Explain how the process of cellular respiration is similar to the burning of fossil fuels (e.g., both processes involve combustion of carbon-containing compounds to transform chemical energy to a different form of energy).
Structures and Functions of Living Organisms
In prior grades students learned that all living systems are composed of cells which make up tissues, organs, and organ systems. In grades 9-11 students learn that cells have complex molecules and structures that enable them to carry out life functions such as photosynthesis and respiration and pass on their characteristics to future generations. Information for producing proteins and reproduction is coded in DNA and organized into genes in chromosomes. This elegant yet complex set of processes explains how life forms replicate themselves with slight changes that make adaptations to changing conditions possible over long periods of time. These processes that occur within living cells help students understand the commonalities among the diverse living forms that populate Earth today.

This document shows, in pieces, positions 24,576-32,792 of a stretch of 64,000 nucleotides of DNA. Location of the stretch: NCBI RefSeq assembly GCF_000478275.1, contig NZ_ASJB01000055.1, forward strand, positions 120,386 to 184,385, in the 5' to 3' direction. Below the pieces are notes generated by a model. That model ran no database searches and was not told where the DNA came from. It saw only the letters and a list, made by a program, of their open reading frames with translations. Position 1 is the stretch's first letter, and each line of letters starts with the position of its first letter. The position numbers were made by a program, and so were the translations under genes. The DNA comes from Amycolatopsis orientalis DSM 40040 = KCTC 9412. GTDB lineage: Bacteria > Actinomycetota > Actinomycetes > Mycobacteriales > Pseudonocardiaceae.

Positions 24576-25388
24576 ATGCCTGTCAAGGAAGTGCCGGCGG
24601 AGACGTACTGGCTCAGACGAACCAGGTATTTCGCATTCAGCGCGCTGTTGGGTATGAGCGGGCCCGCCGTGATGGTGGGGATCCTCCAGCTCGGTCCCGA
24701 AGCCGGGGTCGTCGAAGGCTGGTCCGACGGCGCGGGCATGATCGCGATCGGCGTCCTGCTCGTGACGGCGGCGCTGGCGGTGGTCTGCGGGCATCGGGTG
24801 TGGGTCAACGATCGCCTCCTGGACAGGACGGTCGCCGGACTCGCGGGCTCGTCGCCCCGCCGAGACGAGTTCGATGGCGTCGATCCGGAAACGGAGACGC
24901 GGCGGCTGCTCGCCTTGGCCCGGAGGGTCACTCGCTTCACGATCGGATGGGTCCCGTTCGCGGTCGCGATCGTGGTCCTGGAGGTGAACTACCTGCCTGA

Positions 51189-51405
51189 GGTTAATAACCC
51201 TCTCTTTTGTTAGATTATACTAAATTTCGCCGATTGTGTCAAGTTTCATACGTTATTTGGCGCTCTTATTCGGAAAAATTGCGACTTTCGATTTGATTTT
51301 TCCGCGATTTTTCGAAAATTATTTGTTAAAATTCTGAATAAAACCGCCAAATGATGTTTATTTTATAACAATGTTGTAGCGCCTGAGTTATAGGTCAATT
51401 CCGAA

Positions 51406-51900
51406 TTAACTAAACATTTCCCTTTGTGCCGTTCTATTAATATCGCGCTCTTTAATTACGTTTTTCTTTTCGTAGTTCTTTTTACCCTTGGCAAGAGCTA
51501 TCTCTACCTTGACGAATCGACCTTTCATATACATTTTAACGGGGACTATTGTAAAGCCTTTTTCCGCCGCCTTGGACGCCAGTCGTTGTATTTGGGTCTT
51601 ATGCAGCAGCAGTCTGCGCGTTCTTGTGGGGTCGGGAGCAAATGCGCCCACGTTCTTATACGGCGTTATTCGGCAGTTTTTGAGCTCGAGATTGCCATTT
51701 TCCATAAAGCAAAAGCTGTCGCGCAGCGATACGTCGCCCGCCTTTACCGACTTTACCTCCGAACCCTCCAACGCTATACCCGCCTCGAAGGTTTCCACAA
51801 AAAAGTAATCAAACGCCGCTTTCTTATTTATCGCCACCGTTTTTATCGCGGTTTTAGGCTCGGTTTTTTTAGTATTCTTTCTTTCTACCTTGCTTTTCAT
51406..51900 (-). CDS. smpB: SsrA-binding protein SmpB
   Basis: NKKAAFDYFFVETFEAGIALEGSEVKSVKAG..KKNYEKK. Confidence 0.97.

The gradual combustion of carbon-containing compounds within cells, called cellular respiration, provides the primary energy source of living organisms; the combustion of carbon by burning of fossil fuels provides the primary energy source for most of modern society.